Al Ain : The United Arab Emirates University (UAEU) has registered a patent for an electrical mask to kill viruses, as we have seen with the recent COVID-19 epidemic, viral outbreaks or pandemics can result in numerous global, social, and economic problems. This outbreak has highlighted the need for protective apparel such as facemasks and other protective gear which can offer the public protection from exposure. Although some studies show that anywhere from a few hundred to a few thousand COVID-19 viruses are required for a person to contact COVID-19, other studies have shown that even as few as 10 viral particles can result in viral infection. It is also possible that accumulated viruses on masks and protective equipment can later be transferred onto the user’s hands or clothing and result in infection. This makes it clear that the effectiveness of protective apparel is of extreme importance and any improvements to this effectiveness may even mean the difference between life and death.
A multidisciplinary team of researchers at UAE University, led by Dr Mahmoud Al Ahmad are addressing this challenge. They have developed and patented a device that has two flexible graphene electrodes connected to a power source such as a battery (supplies a low rating direct current of 1 µA to 100mA and a voltage 3 volts) to power the device. The two electrodes are fractal and interdigitated such that equal spaces exist between the different electrode “fingers”. This fractal and interdigitated nature increase the surface area and provides for more area in the spaces for the viruses to make contact. The device can be attached to any protective apparel, for example face masks. The spaces are sufficiently large enough to permit adequate airflow to allow the user to breath. The backing material is made of suitable flexible plastics or polymer material, such as, for example, polycarbonate or Polyethylene terephthalate glycol (PETG) sheets which can conform to the shape of the users face when the facemask is secured.
When the device is powered, one electrode is charged positively, and the other electrode is charged negatively generating an electric field (~20MV/m) and causing a current to flow through or across any viruses located in or near the spaces. The viruses are therefore either fully destroyed, or partially destroyed or at least incapacitated and rendered harmless. The device settings such as current rating and application period can be adjusted to be effective for different kinds of viruses. The device can also be attached to any kind of protective apparel.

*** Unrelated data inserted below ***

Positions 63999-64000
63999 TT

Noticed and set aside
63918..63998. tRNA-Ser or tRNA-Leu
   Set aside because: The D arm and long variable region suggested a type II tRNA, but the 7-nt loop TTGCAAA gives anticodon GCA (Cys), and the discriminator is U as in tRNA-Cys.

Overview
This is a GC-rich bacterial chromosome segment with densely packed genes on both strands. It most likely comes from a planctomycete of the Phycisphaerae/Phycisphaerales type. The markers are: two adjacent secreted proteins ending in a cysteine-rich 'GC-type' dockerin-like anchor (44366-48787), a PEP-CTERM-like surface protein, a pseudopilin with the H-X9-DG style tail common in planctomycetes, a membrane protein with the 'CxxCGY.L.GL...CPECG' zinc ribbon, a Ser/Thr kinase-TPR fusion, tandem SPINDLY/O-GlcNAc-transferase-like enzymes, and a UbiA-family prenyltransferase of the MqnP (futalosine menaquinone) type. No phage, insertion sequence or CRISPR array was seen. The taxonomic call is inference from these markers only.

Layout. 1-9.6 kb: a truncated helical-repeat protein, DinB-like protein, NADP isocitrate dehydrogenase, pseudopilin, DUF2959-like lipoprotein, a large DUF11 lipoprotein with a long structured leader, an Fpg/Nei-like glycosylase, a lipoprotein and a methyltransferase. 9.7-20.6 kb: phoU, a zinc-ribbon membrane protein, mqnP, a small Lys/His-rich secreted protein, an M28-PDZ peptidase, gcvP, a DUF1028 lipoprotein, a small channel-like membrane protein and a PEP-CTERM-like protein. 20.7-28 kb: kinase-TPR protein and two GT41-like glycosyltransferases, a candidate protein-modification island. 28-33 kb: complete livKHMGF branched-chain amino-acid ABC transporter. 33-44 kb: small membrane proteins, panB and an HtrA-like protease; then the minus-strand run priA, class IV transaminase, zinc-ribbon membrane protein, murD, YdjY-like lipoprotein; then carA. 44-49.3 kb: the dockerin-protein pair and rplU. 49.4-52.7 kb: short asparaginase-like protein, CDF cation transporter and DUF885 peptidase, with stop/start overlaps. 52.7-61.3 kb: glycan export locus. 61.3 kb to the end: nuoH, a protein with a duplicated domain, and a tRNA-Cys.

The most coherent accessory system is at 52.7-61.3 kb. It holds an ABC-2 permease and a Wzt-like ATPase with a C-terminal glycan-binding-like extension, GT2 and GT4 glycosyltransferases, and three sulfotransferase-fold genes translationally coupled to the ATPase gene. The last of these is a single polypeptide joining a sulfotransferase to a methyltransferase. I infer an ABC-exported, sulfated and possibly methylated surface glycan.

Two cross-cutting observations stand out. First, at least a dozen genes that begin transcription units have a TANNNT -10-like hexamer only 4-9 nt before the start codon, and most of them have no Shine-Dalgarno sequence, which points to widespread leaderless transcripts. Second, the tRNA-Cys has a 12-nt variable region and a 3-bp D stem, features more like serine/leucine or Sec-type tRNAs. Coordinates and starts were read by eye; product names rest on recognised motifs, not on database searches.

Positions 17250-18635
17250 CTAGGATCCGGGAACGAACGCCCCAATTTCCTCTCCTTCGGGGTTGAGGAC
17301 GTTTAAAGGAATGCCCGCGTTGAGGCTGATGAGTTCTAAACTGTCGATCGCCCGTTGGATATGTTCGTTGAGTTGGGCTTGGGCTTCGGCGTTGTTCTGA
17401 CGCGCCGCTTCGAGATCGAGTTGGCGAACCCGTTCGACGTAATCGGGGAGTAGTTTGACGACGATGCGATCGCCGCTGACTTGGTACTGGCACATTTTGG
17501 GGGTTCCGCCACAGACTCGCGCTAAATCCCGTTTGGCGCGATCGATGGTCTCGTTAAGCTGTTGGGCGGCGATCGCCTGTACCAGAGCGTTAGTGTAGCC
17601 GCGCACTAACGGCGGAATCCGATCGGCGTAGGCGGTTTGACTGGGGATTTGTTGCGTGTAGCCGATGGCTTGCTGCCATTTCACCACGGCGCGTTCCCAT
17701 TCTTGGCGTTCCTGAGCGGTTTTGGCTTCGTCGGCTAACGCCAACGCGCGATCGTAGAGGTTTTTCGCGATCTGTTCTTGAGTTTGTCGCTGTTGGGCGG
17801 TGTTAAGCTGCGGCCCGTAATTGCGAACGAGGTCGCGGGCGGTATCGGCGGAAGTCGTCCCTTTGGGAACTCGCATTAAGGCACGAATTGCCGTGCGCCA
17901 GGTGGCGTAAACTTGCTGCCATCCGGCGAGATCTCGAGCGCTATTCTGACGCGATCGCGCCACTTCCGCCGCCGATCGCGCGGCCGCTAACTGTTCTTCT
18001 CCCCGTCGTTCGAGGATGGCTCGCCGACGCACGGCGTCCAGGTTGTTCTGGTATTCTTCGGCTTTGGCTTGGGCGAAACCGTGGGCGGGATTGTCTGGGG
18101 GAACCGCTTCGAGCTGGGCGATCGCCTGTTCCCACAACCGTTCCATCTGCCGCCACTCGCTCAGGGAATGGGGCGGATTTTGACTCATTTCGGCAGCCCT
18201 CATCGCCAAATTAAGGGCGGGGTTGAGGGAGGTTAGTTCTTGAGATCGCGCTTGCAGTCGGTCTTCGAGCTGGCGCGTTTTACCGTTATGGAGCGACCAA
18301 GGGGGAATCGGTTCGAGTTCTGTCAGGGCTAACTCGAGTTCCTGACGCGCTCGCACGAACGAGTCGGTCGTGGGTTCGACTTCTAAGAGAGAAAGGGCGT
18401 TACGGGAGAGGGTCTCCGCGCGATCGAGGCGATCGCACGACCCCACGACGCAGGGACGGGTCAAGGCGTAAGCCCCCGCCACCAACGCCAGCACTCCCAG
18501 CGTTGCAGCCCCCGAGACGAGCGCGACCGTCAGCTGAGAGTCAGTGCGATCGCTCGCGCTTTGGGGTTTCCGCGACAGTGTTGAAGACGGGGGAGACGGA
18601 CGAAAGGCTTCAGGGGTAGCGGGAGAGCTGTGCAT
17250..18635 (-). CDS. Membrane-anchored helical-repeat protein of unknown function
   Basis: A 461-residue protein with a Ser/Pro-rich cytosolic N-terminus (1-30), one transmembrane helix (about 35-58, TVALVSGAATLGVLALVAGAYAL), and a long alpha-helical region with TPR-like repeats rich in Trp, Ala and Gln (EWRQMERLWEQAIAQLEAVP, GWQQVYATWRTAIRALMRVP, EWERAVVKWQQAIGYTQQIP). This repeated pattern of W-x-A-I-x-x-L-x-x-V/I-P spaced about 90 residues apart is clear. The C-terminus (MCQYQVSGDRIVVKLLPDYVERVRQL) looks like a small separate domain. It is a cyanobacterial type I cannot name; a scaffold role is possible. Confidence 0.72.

A second application of the device is its functionality for vaccine development. By applying an alternating current superimposed with direct bias, the viruses’ infectivity is affected, and physiology and communicability destroyed. It can then be used to create a vaccine against viruses of the same type.
Prof Ahmed Ali Murad, Associate Provost for Research at UAE University said the University supports and encourages innovation in many fields. The University through the Patents and Intellectual Property Unit at the Office, supports researchers and faculty members ideas and contribute to preserve the ideas and register the researchers and university rights through the electronic system which allow the researcher to submit the idea and then review it scientifically and legally through legal firm that allow the idea to be granted a patent within a period of 7 months.
Associate Provost for Research added that this patent comes as part of the University’s efforts to find the best solutions to the global health challenges especially those related to the viruses spread and public health protection as the Health is considered one of the research strategic priorities of the university. He added also that we are proud and happy to contribute to strengthen the national’s efforts to protect the health of the community and we are looking forward to starting marketing this patent as next step.
“The work is of interest for the scientific community; it will open new areas to search to provide smart solutions to overcome the COVID-19 pandemic,” says Mahmoud Al Ahmad, an associate professor of engineering at the University of United Arab Emirates. While the concept will require more development before being applied to PPE, he says, “it is an excellent start in this direction.
© Press Release 2021